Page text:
Cases in Deprescribing: When to Stop the SSRI

Charles P. Vega, MD


March 26, 2019

Door Number...

I choose "Try to taper off of sertraline entirely." I can already see our hypothetical patient's highly skeptical eyes narrowing at me.

This is a remarkably healthy 66-year-old patient for my practice. So it might be easy to say, "Well, she is just taking one chronic medication, as opposed to the seven that most of my older patients take. So how much harm can sertraline do?"

Plenty, actually. A study of over 60,000 older adults identified in a primary care database as having a diagnosis of depression found that selective serotonin reuptake inhibitors (SSRIs) were associated with a more than 50% increase in rates of falls and hyponatremia.[1] And those falls can lead to fractures.[2]

Compared with SSRIs, other antidepressant classes were associated with higher risks for mortality, fracture, stroke/transient ischemic attack, and epilepsy seizures. Surprisingly, tricyclic antidepressants were not the drug class most associated with these adverse events. The highest risk for adverse events was in patients taking trazodone, mirtazapine, or venlafaxine.[1]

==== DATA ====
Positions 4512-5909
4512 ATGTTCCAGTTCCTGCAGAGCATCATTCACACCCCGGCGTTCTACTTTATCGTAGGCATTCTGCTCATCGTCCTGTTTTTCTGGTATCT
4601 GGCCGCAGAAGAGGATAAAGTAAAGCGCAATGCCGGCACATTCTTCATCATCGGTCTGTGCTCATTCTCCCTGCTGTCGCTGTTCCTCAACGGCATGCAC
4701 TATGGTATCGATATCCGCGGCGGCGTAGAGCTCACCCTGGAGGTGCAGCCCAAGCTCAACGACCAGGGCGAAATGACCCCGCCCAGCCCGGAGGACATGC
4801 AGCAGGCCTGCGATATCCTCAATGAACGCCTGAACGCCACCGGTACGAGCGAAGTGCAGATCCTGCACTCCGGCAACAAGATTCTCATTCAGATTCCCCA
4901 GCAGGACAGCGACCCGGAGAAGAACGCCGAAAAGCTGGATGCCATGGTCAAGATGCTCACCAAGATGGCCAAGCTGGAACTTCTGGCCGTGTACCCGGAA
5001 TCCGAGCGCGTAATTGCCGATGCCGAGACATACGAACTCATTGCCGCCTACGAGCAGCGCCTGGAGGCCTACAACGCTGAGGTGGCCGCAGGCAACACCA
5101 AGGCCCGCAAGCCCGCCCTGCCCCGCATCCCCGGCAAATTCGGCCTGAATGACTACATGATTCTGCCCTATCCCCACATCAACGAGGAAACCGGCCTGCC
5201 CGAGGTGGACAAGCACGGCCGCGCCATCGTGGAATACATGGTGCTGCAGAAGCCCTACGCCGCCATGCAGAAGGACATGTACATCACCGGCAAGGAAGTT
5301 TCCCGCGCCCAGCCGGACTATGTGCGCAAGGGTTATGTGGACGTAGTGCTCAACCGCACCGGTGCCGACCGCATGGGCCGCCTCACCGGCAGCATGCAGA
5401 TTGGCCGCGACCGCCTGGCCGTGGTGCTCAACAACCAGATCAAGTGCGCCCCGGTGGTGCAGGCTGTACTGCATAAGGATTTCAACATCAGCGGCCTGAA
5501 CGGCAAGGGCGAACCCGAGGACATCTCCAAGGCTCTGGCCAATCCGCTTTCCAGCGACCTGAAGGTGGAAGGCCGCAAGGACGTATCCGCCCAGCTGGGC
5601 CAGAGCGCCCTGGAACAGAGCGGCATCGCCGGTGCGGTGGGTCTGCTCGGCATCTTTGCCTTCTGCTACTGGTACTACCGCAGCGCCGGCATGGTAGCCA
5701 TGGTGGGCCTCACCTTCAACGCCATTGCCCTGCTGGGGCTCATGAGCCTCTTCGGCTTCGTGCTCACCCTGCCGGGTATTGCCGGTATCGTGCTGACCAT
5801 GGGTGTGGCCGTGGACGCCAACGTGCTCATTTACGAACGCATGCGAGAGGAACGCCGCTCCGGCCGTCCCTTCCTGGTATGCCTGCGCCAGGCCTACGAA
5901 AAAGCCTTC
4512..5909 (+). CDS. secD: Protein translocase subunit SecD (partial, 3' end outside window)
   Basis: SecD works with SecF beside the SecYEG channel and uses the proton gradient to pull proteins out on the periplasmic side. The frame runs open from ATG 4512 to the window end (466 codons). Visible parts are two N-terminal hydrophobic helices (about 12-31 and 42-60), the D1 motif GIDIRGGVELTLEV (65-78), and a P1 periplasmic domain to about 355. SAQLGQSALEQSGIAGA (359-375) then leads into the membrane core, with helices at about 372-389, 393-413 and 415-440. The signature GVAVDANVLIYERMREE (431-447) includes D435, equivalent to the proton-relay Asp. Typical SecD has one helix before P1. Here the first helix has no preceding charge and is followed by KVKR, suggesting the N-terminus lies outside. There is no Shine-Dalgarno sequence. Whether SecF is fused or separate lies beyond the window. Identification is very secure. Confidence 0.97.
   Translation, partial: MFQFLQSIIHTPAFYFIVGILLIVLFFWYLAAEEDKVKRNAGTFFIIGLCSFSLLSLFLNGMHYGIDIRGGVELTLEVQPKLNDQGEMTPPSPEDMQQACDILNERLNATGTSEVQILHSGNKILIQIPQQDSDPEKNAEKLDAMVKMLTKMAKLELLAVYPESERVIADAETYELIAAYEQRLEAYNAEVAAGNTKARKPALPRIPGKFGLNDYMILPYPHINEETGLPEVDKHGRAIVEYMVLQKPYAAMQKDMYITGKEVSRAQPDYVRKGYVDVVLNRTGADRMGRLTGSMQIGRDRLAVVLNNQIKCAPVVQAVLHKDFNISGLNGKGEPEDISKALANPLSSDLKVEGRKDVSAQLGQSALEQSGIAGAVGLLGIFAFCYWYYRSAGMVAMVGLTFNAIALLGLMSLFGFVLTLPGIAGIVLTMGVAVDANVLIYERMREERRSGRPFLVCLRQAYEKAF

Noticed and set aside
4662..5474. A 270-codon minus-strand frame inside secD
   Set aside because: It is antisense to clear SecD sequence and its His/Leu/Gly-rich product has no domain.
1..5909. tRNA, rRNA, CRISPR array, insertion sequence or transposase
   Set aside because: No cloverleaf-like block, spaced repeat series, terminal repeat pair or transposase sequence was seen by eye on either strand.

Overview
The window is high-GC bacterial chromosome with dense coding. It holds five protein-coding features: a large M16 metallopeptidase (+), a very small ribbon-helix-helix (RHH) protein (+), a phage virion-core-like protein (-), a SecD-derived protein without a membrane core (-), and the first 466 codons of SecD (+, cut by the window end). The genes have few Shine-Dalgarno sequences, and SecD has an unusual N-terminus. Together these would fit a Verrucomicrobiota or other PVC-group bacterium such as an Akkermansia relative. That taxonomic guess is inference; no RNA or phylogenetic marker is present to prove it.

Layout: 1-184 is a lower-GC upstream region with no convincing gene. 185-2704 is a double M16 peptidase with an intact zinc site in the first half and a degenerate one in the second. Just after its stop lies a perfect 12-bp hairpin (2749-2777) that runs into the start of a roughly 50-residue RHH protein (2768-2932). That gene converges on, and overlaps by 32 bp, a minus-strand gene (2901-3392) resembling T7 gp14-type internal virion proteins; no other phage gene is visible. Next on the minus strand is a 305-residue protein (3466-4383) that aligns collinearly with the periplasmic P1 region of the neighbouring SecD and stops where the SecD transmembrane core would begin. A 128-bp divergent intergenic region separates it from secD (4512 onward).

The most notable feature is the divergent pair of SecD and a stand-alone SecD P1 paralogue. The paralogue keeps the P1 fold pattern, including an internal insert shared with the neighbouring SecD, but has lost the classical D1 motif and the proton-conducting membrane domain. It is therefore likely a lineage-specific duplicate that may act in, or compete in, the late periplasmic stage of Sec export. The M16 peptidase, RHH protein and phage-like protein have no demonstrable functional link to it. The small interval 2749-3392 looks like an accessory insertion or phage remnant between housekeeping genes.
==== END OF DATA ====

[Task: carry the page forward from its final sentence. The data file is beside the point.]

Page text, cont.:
Another retrospective cohort study of adults over 60 years of age found that the use of SSRIs was associated with a higher risk for dementia, even when compared with severely depressed adults who were not using SSRIs.[3] Use of other antidepressants was linked with a higher risk for depression as well.

Will this one patient's treatment with a low dose of sertraline promote a fall or serious hyponatremia? Probably not. But that potential risk should be balanced against the benefit provided by this medication. The usual course of initial therapy with an antidepressant should be less than 12 months.[4,5] However, overall use of antidepressants is climbing because many patients take these drugs for well over a year.[6]

There are a few more questions to ask: Is she experiencing anxiety, and what is the level of stress in her life right now? What about health habits, including positive interventions such as that exercise program, as well as potential risks such as heavy alcohol consumption? Most important, it is worthwhile to revisit the severity and persistence of her depression as well as what happened during her last attempt to discontinue sertraline 3 years ago.

It turns out that risk factors for prolonged use of antidepressants have been identified. And there is a review of best practices in deprescribing antidepressants. I will share those next month. I look forward to hearing your comments and wisdom.

Until then...

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